About Ngai-te-heke-o-te-Rangi (Ngāi-te-heke-o-te-rangi)
Near Te Mahoe (Te MĀhoe) by the Waiharakeke inlet in Kawhia Harbour, there is a group of fifteen taniwha named Ngai-te-heke-o-te-Rangi (NgĀi-te-heke-o-te-rangi). They are kindly disposed to most people and often will save drowning victims. Unfortunately, one among them is a man-eater, and his name is Nga-tara-tu (NgĀ-tara-tū). 
For a long time, Kawhia has been known as the home of a tribe of taniwha. The tribe is large, considering it consists of taniwha in particular, fifteen in number. Anyone who calls upon them in the orthodox manner will be saved from drowning and other perils of the sea. 
Ngataratu is among this tribe of taniwha, and he is the only known man-eater of them all. 
The tribe lives on the Wai-harakeke arm of the Kawhia Harbour, at Te Mahoe. 
The only human who ever visited the actual home of this tribe is named Ue-kaha. Ue-kaha had been out spearing flat fish (patiki), which led him on and on in the harbor towards the inlet. All of a sudden, he fell as the land he stood on gave way, and he landed inside a spacious cavern. Oddly, the cavern had no water, but there were magnificent taniwha lying about. The tribe treated Ue-kaha well, keeping him there for the whole of a week. Because his tribe could not find him, they had assumed Ue-kaha dead at this point. The village began to mourn, but before the death tangi could be held, a spring of water exploded near the village. The people gathered around to see Ue-kaha, who had popped out with the first gush of water, his hair matted and covered in weed, but very much alive and well.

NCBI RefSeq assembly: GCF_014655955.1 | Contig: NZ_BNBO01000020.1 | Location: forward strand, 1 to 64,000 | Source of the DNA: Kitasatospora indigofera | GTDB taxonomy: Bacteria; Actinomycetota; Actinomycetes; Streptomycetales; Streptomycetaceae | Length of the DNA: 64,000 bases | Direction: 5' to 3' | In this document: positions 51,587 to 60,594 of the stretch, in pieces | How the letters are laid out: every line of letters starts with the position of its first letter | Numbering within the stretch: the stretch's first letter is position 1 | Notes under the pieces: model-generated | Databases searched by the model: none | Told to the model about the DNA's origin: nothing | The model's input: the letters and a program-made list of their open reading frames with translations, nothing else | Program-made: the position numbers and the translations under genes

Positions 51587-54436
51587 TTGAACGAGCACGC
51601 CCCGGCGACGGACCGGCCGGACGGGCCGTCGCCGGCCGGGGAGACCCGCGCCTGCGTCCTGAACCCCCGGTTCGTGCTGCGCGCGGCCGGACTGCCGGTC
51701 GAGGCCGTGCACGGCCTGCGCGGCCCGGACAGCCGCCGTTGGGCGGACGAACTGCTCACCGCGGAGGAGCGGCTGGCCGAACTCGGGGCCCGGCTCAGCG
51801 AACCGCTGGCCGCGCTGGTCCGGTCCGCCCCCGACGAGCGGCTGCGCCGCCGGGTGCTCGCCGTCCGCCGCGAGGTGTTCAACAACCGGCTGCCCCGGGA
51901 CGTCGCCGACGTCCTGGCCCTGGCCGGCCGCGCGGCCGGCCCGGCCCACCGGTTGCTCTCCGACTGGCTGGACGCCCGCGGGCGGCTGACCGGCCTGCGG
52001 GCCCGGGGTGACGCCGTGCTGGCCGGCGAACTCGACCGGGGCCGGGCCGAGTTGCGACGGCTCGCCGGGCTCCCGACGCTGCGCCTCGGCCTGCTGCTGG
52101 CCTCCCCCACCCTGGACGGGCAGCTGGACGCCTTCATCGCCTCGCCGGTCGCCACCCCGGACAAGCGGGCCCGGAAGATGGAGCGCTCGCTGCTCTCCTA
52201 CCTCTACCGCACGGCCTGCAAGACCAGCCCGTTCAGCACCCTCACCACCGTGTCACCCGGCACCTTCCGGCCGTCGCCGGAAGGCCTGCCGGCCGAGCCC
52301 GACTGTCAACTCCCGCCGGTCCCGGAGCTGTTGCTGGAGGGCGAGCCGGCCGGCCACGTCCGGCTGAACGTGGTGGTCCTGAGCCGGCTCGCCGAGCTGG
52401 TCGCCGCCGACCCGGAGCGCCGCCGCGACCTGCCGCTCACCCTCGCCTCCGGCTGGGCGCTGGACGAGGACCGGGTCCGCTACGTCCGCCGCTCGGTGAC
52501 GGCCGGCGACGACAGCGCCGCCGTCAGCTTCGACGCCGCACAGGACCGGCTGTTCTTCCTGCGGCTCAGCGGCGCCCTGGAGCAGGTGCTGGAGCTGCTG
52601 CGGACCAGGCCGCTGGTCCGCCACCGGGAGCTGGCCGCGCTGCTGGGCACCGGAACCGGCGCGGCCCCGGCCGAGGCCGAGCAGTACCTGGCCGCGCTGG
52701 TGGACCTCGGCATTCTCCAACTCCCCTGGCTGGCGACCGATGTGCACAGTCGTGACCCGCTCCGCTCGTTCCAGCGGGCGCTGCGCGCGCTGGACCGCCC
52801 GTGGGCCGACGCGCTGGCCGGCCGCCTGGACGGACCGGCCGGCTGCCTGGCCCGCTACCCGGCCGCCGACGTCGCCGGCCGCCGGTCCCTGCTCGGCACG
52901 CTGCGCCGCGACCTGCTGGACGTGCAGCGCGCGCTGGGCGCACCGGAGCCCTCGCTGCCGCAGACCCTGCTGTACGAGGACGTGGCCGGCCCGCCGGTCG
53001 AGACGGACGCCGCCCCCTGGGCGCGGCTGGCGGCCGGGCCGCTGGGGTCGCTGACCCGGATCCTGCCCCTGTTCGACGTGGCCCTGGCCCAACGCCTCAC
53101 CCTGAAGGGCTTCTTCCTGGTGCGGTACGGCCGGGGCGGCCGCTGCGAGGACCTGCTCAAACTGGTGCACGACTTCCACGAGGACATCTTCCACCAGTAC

Even today, those who pass by the tribe's home can hear a noise that is similar to the shutting of a door.